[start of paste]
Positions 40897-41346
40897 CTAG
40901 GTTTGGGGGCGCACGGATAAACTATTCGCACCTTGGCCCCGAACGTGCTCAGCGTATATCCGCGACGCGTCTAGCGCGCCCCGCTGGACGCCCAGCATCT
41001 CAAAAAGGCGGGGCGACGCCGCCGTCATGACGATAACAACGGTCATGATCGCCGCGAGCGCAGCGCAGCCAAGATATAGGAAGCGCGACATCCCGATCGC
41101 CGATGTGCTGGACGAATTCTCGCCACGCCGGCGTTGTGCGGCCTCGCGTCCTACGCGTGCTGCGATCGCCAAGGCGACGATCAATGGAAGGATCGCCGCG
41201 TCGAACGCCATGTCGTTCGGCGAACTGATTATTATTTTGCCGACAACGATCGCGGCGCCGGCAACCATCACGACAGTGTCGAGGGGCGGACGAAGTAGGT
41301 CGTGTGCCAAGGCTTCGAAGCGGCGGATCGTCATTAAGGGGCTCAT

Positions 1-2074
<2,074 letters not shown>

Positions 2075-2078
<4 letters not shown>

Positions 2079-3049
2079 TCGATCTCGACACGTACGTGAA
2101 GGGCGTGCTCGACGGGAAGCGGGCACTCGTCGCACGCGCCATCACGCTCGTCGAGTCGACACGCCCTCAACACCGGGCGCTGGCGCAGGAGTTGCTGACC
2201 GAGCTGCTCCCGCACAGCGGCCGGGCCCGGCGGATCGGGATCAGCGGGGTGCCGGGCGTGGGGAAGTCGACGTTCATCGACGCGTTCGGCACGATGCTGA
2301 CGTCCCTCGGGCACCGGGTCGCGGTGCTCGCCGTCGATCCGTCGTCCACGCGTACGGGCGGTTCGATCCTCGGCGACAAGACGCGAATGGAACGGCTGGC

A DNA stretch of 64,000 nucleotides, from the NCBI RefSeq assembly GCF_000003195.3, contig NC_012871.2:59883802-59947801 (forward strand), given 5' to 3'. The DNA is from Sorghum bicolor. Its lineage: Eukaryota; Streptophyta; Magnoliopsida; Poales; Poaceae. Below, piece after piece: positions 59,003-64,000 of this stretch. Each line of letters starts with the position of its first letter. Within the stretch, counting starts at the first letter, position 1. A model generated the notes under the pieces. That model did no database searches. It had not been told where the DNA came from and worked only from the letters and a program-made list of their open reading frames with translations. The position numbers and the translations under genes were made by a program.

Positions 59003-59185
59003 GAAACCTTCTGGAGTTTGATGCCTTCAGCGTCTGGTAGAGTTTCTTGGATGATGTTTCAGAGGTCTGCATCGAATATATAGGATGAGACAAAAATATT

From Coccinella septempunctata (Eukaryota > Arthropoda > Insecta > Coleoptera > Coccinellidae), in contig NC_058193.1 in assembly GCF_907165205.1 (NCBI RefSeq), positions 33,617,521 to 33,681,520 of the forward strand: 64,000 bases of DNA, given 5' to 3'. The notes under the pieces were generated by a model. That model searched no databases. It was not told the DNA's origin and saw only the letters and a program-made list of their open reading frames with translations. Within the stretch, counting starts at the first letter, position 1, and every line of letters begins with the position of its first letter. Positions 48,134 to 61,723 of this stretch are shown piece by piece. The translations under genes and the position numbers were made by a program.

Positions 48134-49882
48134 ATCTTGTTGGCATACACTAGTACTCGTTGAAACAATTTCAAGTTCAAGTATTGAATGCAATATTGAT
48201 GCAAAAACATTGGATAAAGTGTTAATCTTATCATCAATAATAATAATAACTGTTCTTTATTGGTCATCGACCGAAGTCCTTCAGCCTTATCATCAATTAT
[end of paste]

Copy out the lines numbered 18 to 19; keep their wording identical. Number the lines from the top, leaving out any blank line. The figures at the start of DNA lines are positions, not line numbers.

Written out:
Positions 59003-59185
59003 GAAACCTTCTGGAGTTTGATGCCTTCAGCGTCTGGTAGAGTTTCTTGGATGATGTTTCAGAGGTCTGCATCGAATATATAGGATGAGACAAAAATATT